7) Employees can be fired off-hand without any given reason with no recourse to union appeals processes

8) You have to bring your children to work everyday so their little hands and fingers can work small pieces machines that may indeed allow them to lose those little hands and fingers

Need To Organize at Work More Now Than Ever!

union_yesI was reading an excerpt from author Marianne Cooper’s book today called “Cut Adrift: Families in Insecure Times” at Salon.com (According to the Amazon summary, “Cut Adrift makes an important and original contribution to the national conversation about inequality and risk in American society.”) and I began to think about the decline of unions and unionizing in America today.  Part of it reads below:

In this new [employment] environment, unions are struggling. Although manufacturing workers have a long history of labor organizing, service sector workers such as restaurant and retail employees [which makes up 80% of occupations in America today] do not, making it harder for service employee unions to grow. Moreover, globalization, technological changes, and the spread of flexible work arrangements have combined to enable employers to make an end run around unions by moving jobs to countries or parts of the United States where anti-union attitudes and laws predominate. As a consequence of these developments, union membership has steadily declined.

A productive workers’ organization is a must for a good quality working-life. Before unions there were 6-day workweeks, 16-hour days, and unspeakably dangerous conditions. There was no OSHA, no breaks, and you could be fired swiftly and without recourse. And during our darkest days you could be badly beaten, or killed by a group of Pinkerton detectives for even being perceived as organizing. There were even war-like firefights between workers and local deputies hired by boss-capitalists at times like the one during The Battle for Blair Mountain.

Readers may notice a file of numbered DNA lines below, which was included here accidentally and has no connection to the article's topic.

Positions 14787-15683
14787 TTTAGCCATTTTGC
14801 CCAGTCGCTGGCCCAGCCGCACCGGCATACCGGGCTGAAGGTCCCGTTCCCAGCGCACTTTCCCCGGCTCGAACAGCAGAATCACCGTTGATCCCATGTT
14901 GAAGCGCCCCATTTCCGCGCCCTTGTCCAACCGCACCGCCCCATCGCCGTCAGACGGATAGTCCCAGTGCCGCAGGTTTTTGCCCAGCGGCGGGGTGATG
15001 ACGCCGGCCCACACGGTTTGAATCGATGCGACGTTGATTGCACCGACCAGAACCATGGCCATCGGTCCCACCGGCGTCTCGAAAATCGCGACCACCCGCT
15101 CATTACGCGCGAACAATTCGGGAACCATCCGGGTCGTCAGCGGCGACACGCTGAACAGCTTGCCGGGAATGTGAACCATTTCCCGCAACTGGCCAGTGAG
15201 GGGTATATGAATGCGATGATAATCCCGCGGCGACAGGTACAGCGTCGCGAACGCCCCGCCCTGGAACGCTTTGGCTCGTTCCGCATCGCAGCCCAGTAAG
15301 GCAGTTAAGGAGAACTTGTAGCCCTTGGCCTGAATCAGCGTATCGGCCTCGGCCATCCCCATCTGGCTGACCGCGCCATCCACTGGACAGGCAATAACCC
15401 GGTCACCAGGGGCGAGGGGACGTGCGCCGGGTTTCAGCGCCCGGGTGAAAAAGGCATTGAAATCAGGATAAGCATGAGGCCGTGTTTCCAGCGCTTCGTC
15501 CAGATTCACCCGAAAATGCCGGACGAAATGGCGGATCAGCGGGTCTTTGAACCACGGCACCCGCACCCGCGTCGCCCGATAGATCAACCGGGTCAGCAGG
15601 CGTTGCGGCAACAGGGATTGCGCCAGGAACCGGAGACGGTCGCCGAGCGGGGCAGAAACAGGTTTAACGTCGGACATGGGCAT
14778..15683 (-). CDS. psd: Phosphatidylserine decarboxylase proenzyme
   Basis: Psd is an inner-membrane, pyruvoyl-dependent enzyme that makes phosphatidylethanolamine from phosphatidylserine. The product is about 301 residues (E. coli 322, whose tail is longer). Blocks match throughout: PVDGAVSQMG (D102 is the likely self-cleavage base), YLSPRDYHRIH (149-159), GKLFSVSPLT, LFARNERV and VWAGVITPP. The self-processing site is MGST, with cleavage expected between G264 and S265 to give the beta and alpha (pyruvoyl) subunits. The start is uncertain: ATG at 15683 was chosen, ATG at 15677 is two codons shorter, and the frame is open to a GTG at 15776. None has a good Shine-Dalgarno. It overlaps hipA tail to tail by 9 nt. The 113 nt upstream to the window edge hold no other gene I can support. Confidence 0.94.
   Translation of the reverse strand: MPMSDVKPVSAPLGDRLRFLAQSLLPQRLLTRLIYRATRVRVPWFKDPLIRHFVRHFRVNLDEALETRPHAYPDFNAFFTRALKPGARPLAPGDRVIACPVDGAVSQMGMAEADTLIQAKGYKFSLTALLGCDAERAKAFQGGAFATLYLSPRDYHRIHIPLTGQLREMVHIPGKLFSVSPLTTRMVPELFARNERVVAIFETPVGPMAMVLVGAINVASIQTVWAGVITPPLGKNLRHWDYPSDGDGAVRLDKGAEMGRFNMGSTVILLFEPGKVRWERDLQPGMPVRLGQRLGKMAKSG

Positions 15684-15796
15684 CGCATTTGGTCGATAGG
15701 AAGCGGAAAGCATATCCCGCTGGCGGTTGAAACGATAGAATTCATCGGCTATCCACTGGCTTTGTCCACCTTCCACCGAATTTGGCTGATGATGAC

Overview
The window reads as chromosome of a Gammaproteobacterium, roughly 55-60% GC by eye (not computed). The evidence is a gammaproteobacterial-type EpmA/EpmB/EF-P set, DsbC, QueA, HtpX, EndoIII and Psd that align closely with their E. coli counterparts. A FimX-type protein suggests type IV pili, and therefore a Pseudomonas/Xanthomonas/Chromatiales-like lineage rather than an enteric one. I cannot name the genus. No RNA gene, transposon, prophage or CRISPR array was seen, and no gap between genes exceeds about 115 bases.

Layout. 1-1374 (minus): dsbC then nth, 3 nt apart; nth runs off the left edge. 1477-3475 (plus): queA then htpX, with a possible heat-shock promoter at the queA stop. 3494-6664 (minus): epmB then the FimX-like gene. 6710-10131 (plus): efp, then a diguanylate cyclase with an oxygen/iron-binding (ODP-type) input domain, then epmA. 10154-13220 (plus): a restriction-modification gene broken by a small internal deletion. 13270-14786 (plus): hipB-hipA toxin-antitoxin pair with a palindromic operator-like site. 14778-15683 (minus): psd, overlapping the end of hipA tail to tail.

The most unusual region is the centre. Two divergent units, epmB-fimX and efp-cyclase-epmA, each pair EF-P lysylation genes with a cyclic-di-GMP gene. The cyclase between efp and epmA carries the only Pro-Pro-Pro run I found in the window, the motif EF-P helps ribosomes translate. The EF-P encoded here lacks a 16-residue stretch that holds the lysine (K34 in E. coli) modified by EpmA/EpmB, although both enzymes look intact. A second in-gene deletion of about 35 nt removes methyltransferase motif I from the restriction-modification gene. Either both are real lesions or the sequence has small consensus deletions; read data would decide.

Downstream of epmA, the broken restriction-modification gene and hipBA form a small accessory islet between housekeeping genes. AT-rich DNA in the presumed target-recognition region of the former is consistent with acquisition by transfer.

This led me to another interesting piece of information I found from February 20, 2014 at the Pew Research Center:

In a Pew Research Center survey conducted in June 2013, about half (51%) of Americans said they had favorable opinions of labor unions, versus 42% who said they had unfavorable opinions about them. That was the highest favorability rating since 2007, though still below the 63% who said they were favorably disposed toward unions in 2001. In a separate 2012 survey, 64% of Americans agreed that unions were necessary to protect working people (though 57% also agreed that unions had “too much power”).

So what this tells me is that there is a real, perceived value in union organizing today. But how do we get back there to 1954 when 28% of all workers in the country belonged to unions at it’s peak? I am afraid that I do not have the answer at this moment, nor probably for many afterward. But unionizing is the biggest threat to capitalism as it runs more and more rampant across the globe and almost completely unbridled here in the United States.

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An Updated History of Recent Presidents and Unemployment

It should be noted that the one decrease for a Republican, Reagan, is also the president with the highest sustained double-digit unemployment of any of these.

 

Unemploy

Wal-Mart Protests

Walmart workers on strikeMany protests occurred at Wal-Mart stores yesterday on Black Friday with protesters demanding “…wages of at least $25,000, more full-time openings and an end to retaliation against workers who speak out about their conditions.”

Read Here.